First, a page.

Vincenzo Penteriani, Spanish National Research Council (CSIC), Mieres, Spain
Shyamala Ratnayeke, Sunway University, Bandar Sunway, Selangor, Malaysia
S. Sathyakumar, Wildlife Institute of India, Dehradun, Uttarakhand, India
Nuria Selva, Polish Academy of Sciences, Kraków, Poland
Agnieszka Sergiel, Polish Academy of Sciences, Kraków, Poland
Richard T. Shideler, Alaska Department of Fish and Game, Fairbanks, Alaska, USA
William Siemer, Cornell University, Ithaca, New York, USA
Sam M.J.G. Steyaert, Nord University, Steinkjer, Norway
Russ van Horn, Institute for Conservation Research, San Diego Zoo Global. San Diego, California, USA.
Frank T. van Manen, Grizzly Bear Study Team, USGS – BRD, Bozeman, Montana, USA
John S. Waller, Glacier National Park, West Glacier, Montana, USA
Koji Yamazaki, Tokyo University of Agriculture, Tokyo, Japan
Tracy Estabrook Boal, Lubbock, Texas, USA
Ursus (ISSN 1537-6176) was previously published twice a year in hard copy format. With Volume 30 in 2019, Ursus is an online-only journal. Articles are now available online as they are published. Ursus is covered by Current Contents/Agriculture, Biology & Environmental Sciences, and Scientific Citation Index Expanded (as an SCI journal receives an impact factor from Thomson Scientific) and is indexed in BIOSIS/Biological Abstracts/Zoological Record, Wildlife Worldwide (NISC), and J-gate (India). Ursus is also available online to subscribers of BioOne and current members of the International Association for Bear Research and Management (IBA) through the online membership system. To submit a manuscript, visit the Editorial Manger Page through PeerTrack. For information, contact the new Editor, Jon Swenson. On how to order this issue, earlier volumes, or become a member of the IBA (for access to current Ursus articles and the International Bear News, the tri-annual newsletter of the International Association for Bear Research and Management), contact Jennapher Teunissen van Manen, IBA Director of Transition, Bozeman, MT 59715, USA.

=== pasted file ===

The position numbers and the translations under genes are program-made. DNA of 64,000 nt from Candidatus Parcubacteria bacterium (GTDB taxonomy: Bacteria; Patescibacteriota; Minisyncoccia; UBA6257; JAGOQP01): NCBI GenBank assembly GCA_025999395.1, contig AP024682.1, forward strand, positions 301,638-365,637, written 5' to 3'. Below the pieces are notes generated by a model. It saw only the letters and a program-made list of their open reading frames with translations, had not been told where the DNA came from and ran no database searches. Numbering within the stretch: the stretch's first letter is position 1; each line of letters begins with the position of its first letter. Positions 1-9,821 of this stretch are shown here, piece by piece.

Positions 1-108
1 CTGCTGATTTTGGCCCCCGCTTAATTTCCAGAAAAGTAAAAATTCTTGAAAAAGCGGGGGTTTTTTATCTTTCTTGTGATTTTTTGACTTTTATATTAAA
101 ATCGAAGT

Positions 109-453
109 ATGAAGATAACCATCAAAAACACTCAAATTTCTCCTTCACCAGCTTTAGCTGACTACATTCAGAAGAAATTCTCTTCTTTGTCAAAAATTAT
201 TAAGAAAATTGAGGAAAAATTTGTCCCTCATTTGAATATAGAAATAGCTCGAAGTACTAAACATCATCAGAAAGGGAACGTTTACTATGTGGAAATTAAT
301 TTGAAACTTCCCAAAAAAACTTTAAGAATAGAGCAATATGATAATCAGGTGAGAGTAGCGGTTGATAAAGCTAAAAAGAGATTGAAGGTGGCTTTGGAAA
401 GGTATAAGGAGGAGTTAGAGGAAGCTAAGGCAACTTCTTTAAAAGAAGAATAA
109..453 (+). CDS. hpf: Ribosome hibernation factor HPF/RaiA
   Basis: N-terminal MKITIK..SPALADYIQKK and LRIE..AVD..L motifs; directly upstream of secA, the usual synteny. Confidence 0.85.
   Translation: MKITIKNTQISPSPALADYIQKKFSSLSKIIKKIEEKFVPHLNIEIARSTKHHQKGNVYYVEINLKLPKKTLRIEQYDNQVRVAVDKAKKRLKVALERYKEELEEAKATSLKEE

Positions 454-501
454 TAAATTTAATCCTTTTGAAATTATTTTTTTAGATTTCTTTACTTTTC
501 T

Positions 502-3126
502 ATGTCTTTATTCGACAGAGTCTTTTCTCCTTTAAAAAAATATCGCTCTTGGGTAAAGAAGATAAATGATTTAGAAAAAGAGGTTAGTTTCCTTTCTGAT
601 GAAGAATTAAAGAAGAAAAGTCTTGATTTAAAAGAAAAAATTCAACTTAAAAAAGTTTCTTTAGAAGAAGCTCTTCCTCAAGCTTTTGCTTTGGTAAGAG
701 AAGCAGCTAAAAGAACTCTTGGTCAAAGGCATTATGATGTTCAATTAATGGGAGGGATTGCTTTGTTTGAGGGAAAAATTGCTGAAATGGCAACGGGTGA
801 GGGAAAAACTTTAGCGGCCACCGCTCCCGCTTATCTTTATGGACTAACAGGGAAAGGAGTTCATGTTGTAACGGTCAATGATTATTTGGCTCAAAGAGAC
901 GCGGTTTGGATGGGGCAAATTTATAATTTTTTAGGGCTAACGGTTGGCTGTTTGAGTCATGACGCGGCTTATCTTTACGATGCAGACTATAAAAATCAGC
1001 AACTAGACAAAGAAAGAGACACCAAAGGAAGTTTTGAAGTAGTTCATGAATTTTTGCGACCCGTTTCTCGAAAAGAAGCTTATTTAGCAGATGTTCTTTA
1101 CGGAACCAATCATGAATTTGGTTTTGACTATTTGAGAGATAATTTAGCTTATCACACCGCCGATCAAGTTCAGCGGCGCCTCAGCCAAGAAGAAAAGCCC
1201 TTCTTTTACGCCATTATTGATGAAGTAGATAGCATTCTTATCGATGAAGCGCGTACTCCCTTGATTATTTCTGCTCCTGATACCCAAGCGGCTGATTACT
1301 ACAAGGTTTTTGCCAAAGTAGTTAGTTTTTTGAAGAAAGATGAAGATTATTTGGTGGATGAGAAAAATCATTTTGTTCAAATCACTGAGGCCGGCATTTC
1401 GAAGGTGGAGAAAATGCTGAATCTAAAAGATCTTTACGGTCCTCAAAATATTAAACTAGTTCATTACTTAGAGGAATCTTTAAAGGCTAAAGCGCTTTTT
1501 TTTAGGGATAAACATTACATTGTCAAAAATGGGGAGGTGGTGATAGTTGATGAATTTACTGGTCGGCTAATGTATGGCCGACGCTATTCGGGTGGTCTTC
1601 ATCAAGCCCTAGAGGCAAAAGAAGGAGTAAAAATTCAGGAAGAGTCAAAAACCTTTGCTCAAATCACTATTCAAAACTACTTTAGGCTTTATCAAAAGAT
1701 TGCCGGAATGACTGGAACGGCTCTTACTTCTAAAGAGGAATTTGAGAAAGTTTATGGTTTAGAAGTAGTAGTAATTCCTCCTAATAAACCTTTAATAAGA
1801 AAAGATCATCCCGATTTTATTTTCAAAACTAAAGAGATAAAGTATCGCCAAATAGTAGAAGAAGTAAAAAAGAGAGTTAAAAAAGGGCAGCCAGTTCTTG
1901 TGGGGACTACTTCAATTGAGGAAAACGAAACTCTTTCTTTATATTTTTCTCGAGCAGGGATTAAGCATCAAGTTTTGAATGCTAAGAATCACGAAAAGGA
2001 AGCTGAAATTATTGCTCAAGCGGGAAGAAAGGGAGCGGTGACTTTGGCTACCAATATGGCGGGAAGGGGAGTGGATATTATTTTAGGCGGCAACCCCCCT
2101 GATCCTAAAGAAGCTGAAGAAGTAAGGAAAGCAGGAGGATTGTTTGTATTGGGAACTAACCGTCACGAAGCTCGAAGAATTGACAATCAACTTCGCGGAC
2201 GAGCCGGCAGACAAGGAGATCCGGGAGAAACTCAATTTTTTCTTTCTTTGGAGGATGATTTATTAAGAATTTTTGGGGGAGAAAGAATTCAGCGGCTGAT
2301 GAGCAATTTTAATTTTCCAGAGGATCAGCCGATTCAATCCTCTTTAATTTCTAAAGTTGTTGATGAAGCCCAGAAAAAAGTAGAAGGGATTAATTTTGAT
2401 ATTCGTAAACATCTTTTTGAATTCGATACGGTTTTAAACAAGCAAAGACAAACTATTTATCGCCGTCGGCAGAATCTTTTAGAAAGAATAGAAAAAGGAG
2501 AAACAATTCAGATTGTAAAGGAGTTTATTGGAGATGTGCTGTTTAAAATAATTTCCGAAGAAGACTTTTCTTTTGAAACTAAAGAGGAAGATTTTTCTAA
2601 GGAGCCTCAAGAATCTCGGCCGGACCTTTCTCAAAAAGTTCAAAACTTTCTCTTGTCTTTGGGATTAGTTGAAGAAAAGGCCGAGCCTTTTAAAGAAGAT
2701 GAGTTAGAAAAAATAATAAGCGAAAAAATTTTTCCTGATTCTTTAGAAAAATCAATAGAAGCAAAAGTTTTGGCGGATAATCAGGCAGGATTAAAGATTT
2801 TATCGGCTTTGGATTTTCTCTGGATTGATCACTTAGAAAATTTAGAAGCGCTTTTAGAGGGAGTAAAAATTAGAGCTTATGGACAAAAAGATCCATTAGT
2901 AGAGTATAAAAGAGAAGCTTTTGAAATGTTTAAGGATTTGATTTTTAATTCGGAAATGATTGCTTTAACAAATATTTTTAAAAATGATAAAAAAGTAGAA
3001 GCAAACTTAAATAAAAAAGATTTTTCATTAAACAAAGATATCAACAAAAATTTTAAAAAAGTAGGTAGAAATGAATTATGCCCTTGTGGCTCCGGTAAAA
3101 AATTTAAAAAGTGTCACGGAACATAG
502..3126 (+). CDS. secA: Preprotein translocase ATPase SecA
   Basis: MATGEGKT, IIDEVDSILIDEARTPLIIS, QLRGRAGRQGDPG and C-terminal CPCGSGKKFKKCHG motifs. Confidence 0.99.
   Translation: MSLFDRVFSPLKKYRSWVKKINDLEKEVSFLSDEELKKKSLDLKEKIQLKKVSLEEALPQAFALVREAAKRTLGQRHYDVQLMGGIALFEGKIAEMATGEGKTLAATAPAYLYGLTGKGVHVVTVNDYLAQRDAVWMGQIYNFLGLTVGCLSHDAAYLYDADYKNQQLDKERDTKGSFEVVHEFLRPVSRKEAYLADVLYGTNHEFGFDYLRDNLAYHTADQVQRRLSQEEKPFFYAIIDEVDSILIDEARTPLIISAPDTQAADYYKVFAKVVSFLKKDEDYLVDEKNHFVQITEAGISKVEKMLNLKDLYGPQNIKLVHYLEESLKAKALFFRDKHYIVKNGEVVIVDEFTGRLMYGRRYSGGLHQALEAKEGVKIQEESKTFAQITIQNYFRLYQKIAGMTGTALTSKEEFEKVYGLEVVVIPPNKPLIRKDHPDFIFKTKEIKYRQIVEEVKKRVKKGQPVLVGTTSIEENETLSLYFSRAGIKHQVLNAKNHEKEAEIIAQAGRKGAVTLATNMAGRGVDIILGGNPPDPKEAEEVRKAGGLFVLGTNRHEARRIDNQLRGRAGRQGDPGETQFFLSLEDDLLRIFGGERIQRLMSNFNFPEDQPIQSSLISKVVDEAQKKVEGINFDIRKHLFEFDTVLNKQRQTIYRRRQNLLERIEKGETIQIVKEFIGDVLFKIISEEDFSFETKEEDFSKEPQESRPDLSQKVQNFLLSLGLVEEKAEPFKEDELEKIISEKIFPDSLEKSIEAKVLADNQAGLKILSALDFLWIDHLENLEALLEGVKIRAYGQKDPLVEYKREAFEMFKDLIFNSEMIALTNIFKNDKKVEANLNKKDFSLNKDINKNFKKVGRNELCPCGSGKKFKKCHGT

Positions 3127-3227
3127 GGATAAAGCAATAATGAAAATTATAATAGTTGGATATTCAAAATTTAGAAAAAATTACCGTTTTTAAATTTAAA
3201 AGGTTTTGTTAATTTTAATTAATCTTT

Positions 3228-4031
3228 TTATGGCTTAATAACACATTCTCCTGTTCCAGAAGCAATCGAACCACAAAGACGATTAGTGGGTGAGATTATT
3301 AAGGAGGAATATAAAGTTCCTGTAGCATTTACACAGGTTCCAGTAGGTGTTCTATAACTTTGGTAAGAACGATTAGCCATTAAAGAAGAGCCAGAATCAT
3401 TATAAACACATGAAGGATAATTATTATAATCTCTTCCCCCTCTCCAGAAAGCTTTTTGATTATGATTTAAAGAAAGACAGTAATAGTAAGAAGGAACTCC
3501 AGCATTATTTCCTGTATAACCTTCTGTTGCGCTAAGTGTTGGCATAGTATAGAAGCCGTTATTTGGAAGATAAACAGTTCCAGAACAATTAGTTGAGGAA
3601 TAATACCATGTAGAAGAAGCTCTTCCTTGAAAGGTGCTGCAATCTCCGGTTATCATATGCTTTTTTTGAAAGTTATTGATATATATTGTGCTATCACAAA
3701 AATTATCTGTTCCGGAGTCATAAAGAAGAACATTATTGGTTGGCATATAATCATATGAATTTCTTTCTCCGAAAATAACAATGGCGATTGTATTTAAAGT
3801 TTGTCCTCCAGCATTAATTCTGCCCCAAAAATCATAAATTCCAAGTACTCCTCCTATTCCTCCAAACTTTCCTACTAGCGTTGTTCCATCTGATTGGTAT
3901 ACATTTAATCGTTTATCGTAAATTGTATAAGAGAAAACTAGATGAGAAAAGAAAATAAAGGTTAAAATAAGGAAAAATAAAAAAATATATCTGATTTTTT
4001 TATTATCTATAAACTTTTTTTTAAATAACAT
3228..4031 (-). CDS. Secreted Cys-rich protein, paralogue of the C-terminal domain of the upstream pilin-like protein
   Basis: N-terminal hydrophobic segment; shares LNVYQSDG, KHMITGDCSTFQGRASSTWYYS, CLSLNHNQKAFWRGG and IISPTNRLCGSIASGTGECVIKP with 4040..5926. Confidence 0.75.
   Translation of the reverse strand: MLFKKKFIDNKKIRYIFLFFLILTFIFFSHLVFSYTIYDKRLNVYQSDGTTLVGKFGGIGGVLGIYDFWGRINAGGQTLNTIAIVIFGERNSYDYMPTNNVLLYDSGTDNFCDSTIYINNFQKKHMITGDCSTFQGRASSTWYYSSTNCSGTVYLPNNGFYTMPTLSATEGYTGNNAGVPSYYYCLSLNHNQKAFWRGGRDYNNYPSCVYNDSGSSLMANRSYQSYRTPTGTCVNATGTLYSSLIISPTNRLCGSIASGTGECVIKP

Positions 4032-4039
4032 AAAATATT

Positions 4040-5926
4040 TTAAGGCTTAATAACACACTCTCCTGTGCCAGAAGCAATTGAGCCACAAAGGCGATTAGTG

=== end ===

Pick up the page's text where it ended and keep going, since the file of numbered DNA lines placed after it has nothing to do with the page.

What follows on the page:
©International Association for Bear Research and Management 2019, 2020, 2021